This is an update to our report in April about changes coming to Knox.
Some exciting news for the Knox neighborhood: Knox Street will be going on a diet within a year! Despite some resistance from businesses interests, Knox Street will soon be a safer, less aggressive, more pedestrian friendly place. With the influx of people who live in the neighborhood and visitors alike, the sidewalks will now be expanded to meet the growing needs of our thriving neighborhood. Parking will be reconfigured at an angle and crosswalks will become larger. It’s wonderful to see some of the 2012 bond money being spent in an area that is growing the tax base. As the desire for more walkable neighborhoods in creases, Phillip Kingston is leading the way to rich and vibrant urban neighborhoods.
Some are slower to depart from the car culture, but I hope that the investment in the vitality of our local neighborhood will show these businesses that better walk scores equal more local shoppers and attract more visitors alike. For some, it’s hard to understand why shoppers would travel to an area without large surface parking lots or multi lane roads, but to millennials, the attraction is clear. Neighborhoods with character, charm, personality, and reduced traffic/parking are where its at. I was disappointed to hear Sonny Williams, owner of the Highland Park Soda Fountain say this is “a feel-good proposal in my opinion for a group that does not care about Dallas’ past or history.” Most of us moved to the Knox neighborhood for its unique historic character and charm. We enjoy living in a walkable, urban neighborhood, and we do care deeply about Knox. Many of us have lived here for longer than he’s owned the Soda Fountain, and it’s precisely because of the neighborhood’s historic character. Others in opposition were Blake Weir (Weirs furniture) and Diane Nabholtz (Chuys & Mattress Firm). Blake called the turning lane a “suicide lane”…I’m not sure that a designated turning lane will be quite that perilous. I think it will make turning safer and will alleviate the need for cars to suddenly, without warning, dart out and around a turning vehicle. I think everyone is in agreement that the angled parking will be an improvement. As councilwoman Gates said, no more “close your eyes and start backing up slowly and hope no one backs into you.” I believe this reduction of lanes will discourage those who use Knox as a shortcut, which should make room for residents as well as those visiting our neighborhood to shop and dine.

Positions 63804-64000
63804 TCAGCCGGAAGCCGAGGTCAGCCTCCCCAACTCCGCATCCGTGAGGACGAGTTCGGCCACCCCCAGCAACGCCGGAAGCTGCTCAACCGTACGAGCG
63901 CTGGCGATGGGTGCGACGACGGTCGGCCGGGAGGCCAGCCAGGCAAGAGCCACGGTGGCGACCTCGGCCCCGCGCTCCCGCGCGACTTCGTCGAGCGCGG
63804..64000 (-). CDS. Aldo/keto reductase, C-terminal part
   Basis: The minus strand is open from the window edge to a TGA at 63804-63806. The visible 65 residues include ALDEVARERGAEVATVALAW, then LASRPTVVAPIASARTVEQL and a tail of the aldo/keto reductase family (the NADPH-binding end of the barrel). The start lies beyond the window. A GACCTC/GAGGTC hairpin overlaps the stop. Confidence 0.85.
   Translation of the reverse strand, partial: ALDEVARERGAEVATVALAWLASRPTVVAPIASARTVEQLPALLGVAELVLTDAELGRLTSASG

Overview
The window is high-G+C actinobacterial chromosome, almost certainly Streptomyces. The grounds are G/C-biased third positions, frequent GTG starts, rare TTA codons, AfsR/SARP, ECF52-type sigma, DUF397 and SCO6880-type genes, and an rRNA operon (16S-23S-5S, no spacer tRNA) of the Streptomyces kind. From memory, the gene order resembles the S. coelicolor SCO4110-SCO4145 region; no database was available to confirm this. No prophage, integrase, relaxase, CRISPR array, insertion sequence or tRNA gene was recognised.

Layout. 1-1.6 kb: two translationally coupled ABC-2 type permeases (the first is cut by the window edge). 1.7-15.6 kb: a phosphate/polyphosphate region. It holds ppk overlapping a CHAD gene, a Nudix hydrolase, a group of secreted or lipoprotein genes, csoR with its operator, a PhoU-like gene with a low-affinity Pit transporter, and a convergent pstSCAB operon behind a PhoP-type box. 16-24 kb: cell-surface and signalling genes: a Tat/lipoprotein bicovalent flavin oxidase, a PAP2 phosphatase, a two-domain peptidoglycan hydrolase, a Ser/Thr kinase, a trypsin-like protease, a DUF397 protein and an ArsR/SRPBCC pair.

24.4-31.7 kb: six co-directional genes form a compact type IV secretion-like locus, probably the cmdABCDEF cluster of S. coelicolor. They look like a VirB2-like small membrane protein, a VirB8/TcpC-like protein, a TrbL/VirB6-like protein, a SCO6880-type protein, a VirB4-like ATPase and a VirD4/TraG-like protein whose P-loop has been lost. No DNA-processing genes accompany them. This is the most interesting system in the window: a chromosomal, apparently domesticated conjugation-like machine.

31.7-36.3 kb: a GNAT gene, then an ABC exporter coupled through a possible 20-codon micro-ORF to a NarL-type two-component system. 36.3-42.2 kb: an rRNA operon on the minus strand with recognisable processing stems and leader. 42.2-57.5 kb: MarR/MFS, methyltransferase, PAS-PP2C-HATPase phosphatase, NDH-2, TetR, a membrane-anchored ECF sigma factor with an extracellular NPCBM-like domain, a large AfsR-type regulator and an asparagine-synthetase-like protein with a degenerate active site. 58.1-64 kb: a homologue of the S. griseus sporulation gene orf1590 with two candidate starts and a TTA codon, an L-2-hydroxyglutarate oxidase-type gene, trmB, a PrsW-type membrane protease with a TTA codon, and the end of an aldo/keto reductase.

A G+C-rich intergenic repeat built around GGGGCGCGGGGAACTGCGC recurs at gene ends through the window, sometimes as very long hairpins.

It has been interesting year and I’ve enjoyed seeing our younger council members like Griggs, Kingston and Gates embrace progressive ideas of less auto centric culture and promote rich urban neighborhoods. Maybe we can teach some of these old dogs a few new tricks and lead the way for Dallas neighborhoods. Neighborhoods first my friends.
A link to the Dallas Morning News article: http://www.dallasnews.com/news/local-news/20160824-knox-street-to-go-from-four-lanes-to-three-to-the-chagrin-of-some-mainstays1.ece